Saturday, February 24, 2007

Apprentice Wanted

by Osman Parvez
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Enjoying the warm and sunny weather this week in Boulder, I took a long walk Thursday afternoon. As I strolled, I happened on this sign lying in the dirt.

Ahh, the memories...

It seemed only yesterday. Late night TV and radio were filled with ads for how to make a killing in real estate. The gurus promised "no money down" techniques and portrayed a steady stream of recent real estate millionaires who were paupers only a few months earlier. The ads promised your life would change completely by simply having the wisdom to use other people's money and paying for a "no risk" seminar, book, or training program.

One nice thing about real estate becoming more rational, and in many formerly overheated markets cooling dramatically, is that people stop thinking that real estate is a fast and easy way to wealth creation.

Now, I don't know what you're doing as an apprentice to earn $20,000 per month, I didn't bother to call the number. I imagine you're supplying your excellent credit score so the "expert" can help you buy a house. Maybe several houses. Perhaps it's legitimate but I doubt it. It's more likely it's something on the shady side of law, like an inflated sale price coupled with inflated appraisals and kick backs. Any way you shake it, what this sign promises simply doesn't pass the sniff test.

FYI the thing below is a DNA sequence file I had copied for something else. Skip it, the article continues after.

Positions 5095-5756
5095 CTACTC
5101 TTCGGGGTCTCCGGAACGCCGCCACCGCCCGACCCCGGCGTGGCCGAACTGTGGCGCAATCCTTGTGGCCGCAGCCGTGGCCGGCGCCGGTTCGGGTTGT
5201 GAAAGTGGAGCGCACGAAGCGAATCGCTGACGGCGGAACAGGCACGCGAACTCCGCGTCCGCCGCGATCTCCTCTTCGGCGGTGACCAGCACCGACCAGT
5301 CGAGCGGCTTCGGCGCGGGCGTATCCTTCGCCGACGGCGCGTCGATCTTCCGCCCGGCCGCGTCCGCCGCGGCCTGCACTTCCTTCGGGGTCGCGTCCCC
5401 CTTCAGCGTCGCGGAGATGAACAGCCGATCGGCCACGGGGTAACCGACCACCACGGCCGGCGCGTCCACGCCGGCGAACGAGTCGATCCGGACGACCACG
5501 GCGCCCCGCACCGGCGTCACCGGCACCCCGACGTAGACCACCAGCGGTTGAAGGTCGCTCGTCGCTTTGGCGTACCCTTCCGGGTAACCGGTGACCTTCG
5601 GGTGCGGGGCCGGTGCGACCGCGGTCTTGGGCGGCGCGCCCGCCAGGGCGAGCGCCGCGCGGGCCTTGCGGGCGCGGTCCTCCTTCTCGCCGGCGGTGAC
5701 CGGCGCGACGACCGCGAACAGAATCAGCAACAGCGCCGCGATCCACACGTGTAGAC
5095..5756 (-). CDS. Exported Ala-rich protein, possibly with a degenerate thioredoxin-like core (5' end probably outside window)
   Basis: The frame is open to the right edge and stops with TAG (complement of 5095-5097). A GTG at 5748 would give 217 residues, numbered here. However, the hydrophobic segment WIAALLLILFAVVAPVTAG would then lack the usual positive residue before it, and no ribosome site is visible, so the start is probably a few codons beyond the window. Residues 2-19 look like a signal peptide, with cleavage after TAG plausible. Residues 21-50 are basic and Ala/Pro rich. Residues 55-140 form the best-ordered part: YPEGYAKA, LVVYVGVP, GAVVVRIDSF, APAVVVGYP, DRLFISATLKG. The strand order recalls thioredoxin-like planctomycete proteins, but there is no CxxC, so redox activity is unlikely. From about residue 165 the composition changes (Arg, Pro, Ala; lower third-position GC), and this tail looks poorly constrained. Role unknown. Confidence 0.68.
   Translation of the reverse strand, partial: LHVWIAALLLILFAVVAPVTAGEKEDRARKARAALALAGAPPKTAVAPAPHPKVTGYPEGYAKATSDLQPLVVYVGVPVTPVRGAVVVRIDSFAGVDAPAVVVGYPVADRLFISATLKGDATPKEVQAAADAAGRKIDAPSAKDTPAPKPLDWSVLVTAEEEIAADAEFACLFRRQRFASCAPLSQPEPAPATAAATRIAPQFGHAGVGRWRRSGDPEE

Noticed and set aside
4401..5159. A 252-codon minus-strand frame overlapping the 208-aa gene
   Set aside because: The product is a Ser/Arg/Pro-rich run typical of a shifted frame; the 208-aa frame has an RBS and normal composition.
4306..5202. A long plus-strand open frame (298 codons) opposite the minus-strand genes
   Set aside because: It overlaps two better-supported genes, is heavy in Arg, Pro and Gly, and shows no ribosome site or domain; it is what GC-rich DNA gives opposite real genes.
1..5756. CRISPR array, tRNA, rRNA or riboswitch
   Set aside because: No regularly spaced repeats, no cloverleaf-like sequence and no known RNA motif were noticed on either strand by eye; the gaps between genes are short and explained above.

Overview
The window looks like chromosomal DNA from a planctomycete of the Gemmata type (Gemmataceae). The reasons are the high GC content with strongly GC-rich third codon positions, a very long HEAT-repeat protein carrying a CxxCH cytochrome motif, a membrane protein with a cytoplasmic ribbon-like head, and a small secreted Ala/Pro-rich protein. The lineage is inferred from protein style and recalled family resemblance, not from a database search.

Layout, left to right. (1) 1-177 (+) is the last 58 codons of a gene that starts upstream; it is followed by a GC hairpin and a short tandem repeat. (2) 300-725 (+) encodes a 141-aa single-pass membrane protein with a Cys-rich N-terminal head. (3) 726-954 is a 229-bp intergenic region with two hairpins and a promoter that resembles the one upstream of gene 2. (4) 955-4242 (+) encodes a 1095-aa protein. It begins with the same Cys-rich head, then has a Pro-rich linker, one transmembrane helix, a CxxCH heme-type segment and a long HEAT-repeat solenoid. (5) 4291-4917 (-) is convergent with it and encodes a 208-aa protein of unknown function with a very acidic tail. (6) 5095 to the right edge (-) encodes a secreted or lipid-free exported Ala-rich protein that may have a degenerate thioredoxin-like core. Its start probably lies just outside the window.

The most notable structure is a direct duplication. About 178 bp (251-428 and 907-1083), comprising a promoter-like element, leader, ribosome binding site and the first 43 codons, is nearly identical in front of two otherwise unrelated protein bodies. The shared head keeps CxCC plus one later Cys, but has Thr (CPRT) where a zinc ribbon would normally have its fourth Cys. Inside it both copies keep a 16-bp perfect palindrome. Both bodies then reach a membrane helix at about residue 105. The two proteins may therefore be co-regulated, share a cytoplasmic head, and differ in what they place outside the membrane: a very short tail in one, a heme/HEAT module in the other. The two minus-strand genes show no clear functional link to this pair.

I'm too busy these days to dig any deeper. If someone wants to investigate and write up a guest blog post, give me a call. I'll give you the phone number off the sign and help you with the write-up.

Image: realtyunique.com



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The ideas and strategies described in this blog are the opinion of the writer and subject to business, economic, and competitive uncertainties.   We strongly recommend conducting rigorous due diligence and obtaining professional advice before buying or selling real estate. 

6 comments:

  1. that sounds like a good way to get your own website, entitled imALSOfacingforclosure.com

    I forget how many stupid people are out there. :)

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  2. Caroline, I think "desperate" is more accurate than "stupid."

    Unfortunately, many people are currently looking for a quick way out of their financial distress. Marketing 101 taught us that desperate buyers are ideal because they purchase based on emotions, not logic...and we all know how that turns out.

    Face it, if you want to get started in real estate investing, heed these warnings:

    *You will not get rich overnight.

    *Buying into the big real estate investing companies' "programs" is not the answer to your prayers.

    *You better have the stomach to handle getting burned a few times, (because it most likely WILL happen.)

    If you still feel so inclined, finding an active investor to be your mentor is your best bet. Call up some of those Rent to Owns or other Investor ads in the newspaper/CraigsList and offer to work for them for free for a while.

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  3. Yes, it does seem fishy. And, to think that some unsuspecting person will probably fall for it and end up in a web of lies and fraud. Seems to be an alarming trend, the mortgage fraud business. I am concerned that this will get worse before it gets better.

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